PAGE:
Research & Forecasts


Playbook Shows How to Redesign K–12 Schools for 21st Century Learning

Burnett Middle School of San Jose, CA increased its state Academic Performance Index from 654 in 2009 to 740 by 2014, blowing away the growth rates of similar schools.

DC Voucher Program Study Shows Mixed Results

To find out the impact of federal "voucher" programs that enable children from families with low income to attend private schools, one needs to look no further than Washington, D.C., itself. The District of Columbia Opportunity Scholarship Program was set up by Congress in 2004 to issue scholarships to students through a lottery process, not unlike what's being proposed by the current administration but on a much smaller scale.

Black and Latino Parents: Poor Communities Have Poorer Schools

Nearly three-quarters of African American parents and families (74 percent) believe that the education black children get isn't as good as the one that white students get. The results came out of this year's "New Education Majority Poll," a survey run by the Leadership Conference Education Fund.

Equity Through Access: 21st Century Learning & the Necessity of 1-to-1

It is essential for all K–12 students to be provided with a district purchased personal device in order to meet the demands of 21st century competencies for everywhere, all-the-time learning as framed in the Partnership for 21st Century Learning.

Research: School Bus Ridership Reduces Absenteeism

The research is timely. Public schools and districts are looking at a reduction in bus pickup to relieve financial pressures. Some districts — Chicago among them — have canceled school bus service altogether.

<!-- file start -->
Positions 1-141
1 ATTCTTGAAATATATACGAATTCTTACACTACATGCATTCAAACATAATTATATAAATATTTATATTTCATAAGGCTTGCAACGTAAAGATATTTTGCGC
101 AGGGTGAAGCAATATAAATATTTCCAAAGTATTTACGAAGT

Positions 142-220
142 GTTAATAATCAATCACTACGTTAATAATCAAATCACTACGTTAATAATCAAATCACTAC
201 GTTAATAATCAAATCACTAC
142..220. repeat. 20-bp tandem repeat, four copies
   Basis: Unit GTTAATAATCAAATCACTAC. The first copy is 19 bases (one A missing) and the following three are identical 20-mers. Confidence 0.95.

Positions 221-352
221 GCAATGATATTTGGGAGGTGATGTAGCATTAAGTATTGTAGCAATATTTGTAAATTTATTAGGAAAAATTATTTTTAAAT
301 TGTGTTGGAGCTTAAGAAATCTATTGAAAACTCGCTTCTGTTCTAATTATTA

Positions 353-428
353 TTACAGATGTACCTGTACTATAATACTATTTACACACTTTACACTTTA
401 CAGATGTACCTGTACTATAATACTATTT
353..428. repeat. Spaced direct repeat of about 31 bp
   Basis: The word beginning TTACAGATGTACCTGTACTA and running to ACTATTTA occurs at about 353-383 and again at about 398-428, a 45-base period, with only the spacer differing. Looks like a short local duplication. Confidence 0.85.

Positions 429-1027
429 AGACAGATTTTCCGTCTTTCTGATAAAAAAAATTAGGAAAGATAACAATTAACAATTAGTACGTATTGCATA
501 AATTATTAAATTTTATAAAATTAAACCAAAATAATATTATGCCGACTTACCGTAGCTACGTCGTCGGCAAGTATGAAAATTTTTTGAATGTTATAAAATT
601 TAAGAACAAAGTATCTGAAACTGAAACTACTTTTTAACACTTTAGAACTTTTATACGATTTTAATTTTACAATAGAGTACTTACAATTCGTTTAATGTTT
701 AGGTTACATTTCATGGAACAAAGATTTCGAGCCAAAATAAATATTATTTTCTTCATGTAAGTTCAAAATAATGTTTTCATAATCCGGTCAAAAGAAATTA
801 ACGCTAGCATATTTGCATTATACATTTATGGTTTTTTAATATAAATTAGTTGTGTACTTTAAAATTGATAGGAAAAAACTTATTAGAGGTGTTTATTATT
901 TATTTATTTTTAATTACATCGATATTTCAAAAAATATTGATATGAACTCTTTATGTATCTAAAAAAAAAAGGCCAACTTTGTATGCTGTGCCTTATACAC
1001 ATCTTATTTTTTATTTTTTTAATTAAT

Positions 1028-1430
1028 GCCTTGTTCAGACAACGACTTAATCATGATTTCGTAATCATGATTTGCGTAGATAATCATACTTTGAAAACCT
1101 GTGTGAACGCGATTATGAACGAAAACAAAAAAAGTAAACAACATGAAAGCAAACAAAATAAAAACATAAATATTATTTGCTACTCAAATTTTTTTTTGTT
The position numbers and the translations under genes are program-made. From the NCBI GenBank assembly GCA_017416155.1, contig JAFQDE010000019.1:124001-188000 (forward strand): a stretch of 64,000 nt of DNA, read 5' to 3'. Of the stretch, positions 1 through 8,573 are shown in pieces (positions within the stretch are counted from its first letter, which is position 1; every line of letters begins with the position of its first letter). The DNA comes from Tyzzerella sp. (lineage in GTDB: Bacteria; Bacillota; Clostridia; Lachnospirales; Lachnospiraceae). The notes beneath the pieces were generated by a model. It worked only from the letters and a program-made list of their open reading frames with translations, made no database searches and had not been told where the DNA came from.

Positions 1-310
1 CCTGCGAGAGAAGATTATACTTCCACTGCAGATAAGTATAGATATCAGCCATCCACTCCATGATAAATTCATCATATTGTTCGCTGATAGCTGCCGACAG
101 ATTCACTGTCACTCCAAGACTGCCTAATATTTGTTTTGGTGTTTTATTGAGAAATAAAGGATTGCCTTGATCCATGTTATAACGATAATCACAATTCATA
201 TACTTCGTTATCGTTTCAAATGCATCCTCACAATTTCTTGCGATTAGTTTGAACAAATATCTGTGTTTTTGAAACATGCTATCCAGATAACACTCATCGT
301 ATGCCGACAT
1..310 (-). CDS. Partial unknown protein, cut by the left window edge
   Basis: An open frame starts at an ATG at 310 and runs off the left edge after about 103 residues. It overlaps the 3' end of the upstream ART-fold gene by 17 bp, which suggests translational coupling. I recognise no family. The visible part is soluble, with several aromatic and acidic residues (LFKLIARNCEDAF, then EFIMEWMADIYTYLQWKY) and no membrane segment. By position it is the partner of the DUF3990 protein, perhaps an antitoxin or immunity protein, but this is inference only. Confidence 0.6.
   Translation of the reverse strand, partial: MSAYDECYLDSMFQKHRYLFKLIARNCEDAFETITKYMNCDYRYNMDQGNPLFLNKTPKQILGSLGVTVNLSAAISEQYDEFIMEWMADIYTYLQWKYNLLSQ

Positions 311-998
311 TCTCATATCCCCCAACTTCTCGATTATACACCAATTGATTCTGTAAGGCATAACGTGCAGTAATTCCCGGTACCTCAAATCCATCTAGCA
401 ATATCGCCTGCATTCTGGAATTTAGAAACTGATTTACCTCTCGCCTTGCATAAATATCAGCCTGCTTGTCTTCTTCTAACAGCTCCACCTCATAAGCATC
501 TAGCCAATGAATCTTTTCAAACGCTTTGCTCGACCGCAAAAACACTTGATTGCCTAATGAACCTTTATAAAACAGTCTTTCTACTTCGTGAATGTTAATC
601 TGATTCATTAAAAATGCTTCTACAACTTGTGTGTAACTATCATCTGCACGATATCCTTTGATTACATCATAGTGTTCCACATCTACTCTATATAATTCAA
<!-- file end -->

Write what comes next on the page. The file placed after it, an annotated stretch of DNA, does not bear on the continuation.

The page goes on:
In K–12, the New New Thing is the Old Old Thing: Curriculum

There is always a new new thing in technology. In contrast, in K-12, at the heart of the classroom is — and will be for the foreseeable future — the old old thing: curriculum. But, where is that curriculum, the fuel for the 1-to-1 classroom, going to come from? From the new new thing, of course – as we argue in this week’s blog post.

Report: Students with Learning and Attention Issues Three Times More Likely to Drop Out

Despite the prevalence of children with learning and attention disabilities such as ADHD and dyslexia, the National Center for Learning Disabilities found that only a small subset are formally identified with disabilities in schools, leaving many of these students without necessary support to help them succeed in school.

New Report Examines Use of Big Data in Education

While "big data" is helping researchers better understand why some students seem to thrive while others don't, a growing backlash by parents and policymakers could hamper research efforts. On one side are concerns about "privacy breaches, hacking, the use of data by commercial software developers for marketing purposes and the possibility that sensitive information ... might limit future opportunities for students," as a new report from the National Academy of Education explained.

Only 16 Teacher Prep Programs Ranked as 'Top Tier' in New Report

The NCTQ's latest report, "Landscapes in teacher prep: Undergraduate secondary," found that a widespread problem among the programs knocked off the list were a lack of content preparation for science and social studies teacher candidates.

Teacher Survey: Career Changers Bring Fresh Perspectives to the Profession but Struggle with Classroom Management

A solid third of teachers (34 percent) changed careers to get into the education field. A third of those (36 percent) came from business and management jobs. Among the career changers, 36 percent said they'd always wanted to be a teacher; another 31 percent said they sought a change of pace; and 23 percent said teaching offered a more flexible schedule.

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